Great Moments

Zimbabwe announce their arrival

Martin Williamson
When a group of part-time players caught Australia off the hook
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As was the case in the first two World Cups, the numbers for the 1983 tournament were made up by the inclusion of a minnow, Zimbabwe, who had qualified by winning the ICC Trophy a year earlier. They were in a group with Australia, India and West Indies.

Zimbabwe opened their campaign at Trent Bridge against Australia, a side with deep divisions but nevertheless one that, on paper, was far too good for a group of part-timers playing their first ODI.

Zimbabwe batted first and slipped to 94 for 5 at lunch before Duncan Fletcher, their captain, led an afternoon recovery that guided them to 239 for 6. Australia were ambling along at 114 for 2 when Fletcher, who had taken two wickets in his first spell, returned and nipped out two more - he finished with 4 for 42. With 10 overs left, Australia needed 81. Allan Border's dismissal added to the pressure, and it came down to 53 off five. It was all too much and they finished 13 runs short.

Moment
In the end, the game was done and dusted before the last over from Peter Rawson, and although Rod Marsh smacked a big six, the other balls yielded little. On the field, the Zimbabweans admitted that they only realised they were heading for victory in that final over. As the last ball was bowled, many of the seven or eight thousand inside the ground ran on to congratulate the winners. One of them apparently made a small fortune by gambling £100 on a Zimbabwean victory at odds of about 200-1, and he treated the team royally in the bar afterwards. Some of the Australians went out of their way to congratulate the Zimbabwe players, others chose to skulk out of the ground as soon as possible. The celebrations carried on through the night.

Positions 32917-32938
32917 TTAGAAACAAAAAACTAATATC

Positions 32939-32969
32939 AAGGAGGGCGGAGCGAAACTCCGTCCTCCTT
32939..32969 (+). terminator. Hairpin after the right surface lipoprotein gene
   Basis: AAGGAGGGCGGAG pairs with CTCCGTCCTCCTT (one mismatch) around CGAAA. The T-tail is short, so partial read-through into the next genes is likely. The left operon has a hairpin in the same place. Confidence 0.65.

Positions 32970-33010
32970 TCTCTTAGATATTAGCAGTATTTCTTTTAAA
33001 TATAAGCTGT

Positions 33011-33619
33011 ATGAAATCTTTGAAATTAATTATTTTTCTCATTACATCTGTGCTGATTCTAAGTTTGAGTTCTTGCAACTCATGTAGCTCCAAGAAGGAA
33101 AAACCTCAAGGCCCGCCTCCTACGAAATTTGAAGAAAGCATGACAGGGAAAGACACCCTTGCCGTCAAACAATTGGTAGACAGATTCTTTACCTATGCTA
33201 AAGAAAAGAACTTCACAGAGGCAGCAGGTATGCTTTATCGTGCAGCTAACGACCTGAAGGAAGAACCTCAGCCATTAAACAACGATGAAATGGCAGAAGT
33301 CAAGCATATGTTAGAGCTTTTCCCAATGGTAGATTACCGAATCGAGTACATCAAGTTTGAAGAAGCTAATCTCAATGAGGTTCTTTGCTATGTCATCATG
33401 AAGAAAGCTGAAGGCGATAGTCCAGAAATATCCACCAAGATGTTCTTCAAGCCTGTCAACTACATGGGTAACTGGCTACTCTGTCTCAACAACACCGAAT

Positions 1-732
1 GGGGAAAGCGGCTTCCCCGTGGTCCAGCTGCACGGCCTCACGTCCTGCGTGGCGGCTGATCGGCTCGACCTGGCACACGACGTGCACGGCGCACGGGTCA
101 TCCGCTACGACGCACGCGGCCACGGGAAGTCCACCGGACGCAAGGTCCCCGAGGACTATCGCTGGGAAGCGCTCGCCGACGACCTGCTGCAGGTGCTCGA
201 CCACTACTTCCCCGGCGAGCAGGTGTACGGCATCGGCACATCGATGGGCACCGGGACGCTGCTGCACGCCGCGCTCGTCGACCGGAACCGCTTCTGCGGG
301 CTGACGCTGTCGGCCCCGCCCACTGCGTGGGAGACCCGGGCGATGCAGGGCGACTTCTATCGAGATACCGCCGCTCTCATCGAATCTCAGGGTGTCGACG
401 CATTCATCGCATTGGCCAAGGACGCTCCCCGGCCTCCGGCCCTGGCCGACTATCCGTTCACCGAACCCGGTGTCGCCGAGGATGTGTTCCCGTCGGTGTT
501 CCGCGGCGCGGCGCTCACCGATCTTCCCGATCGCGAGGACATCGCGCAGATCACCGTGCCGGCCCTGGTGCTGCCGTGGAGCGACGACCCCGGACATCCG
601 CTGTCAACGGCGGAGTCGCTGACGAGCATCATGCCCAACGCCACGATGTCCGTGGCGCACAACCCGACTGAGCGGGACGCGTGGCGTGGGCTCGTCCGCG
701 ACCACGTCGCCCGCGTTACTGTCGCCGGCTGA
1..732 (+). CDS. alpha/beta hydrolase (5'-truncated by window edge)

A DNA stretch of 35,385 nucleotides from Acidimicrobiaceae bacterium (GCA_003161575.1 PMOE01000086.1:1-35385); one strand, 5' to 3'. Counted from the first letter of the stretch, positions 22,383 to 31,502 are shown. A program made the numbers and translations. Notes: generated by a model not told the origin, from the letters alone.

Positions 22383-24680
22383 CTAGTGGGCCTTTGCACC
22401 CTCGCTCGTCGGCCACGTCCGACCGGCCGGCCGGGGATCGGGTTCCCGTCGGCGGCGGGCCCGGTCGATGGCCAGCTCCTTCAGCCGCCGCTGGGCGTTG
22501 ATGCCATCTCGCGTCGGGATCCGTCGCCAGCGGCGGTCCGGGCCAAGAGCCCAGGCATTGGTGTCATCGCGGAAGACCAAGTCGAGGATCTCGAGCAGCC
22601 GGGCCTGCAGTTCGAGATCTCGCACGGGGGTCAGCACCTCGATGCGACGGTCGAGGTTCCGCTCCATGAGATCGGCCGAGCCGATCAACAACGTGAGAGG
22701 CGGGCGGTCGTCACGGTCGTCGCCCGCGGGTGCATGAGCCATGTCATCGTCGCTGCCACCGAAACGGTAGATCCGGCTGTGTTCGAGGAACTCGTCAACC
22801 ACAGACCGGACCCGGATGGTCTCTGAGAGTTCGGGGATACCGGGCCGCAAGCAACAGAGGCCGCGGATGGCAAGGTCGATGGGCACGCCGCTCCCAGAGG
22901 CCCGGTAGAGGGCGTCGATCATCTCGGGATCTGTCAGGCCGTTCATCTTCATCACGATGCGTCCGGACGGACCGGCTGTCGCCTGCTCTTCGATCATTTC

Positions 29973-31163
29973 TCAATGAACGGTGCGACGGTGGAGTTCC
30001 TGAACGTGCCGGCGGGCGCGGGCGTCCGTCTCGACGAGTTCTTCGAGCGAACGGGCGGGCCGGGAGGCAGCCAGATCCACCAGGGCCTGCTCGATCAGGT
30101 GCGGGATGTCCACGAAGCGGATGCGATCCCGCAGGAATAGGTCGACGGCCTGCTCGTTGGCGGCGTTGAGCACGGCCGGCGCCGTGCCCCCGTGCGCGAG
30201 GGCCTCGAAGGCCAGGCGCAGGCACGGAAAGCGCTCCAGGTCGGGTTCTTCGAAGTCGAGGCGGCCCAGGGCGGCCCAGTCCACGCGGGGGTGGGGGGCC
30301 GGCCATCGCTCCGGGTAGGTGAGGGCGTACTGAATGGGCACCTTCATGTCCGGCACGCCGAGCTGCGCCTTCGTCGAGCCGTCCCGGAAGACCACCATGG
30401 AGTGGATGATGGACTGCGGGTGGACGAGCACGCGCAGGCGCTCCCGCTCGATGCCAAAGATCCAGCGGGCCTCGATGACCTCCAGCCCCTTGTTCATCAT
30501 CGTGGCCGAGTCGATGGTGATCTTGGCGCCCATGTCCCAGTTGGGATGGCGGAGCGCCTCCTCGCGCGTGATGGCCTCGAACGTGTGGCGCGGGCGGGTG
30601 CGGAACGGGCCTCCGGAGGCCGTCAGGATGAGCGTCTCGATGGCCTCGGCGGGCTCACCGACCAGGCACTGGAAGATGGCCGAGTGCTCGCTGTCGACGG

Boundary view
Amazingly, the whole upset passed by rather unnoticed for two reasons. In England everyone's attention was on the general election which took place on the same day, and news was dominated by Margaret Thatcher's re-election. There was also a strike by BBC technicians, which meant that only one match was covered, and that was England's game against New Zealand at The Oval. The Times did note that "few more deserving victories have been obtained".

What happened next
There was one Zimbabwe player who lost out after the defeat of Australia. Opening batsman Ali Shah was chatting to some people after the game when he happened to say that if they could play as well again, they might beat India in their next game. His comments made it into the press and he was fined for breaching the team's rules on speaking to the media. Zimbabwe lost all their remaining five matches, although they again ran Australia close at Southampton, and hit the headlines when they reduced India, the eventual winners, to 17 for 5 and 78 for 7 at Tunbridge Wells before Kapil Dev's legendary 175 not out spared Indian blushes.

Martin Williamson is executive editor of ESPNcricinfo and managing editor of ESPN Digital Media in Europe, the Middle East and Africa

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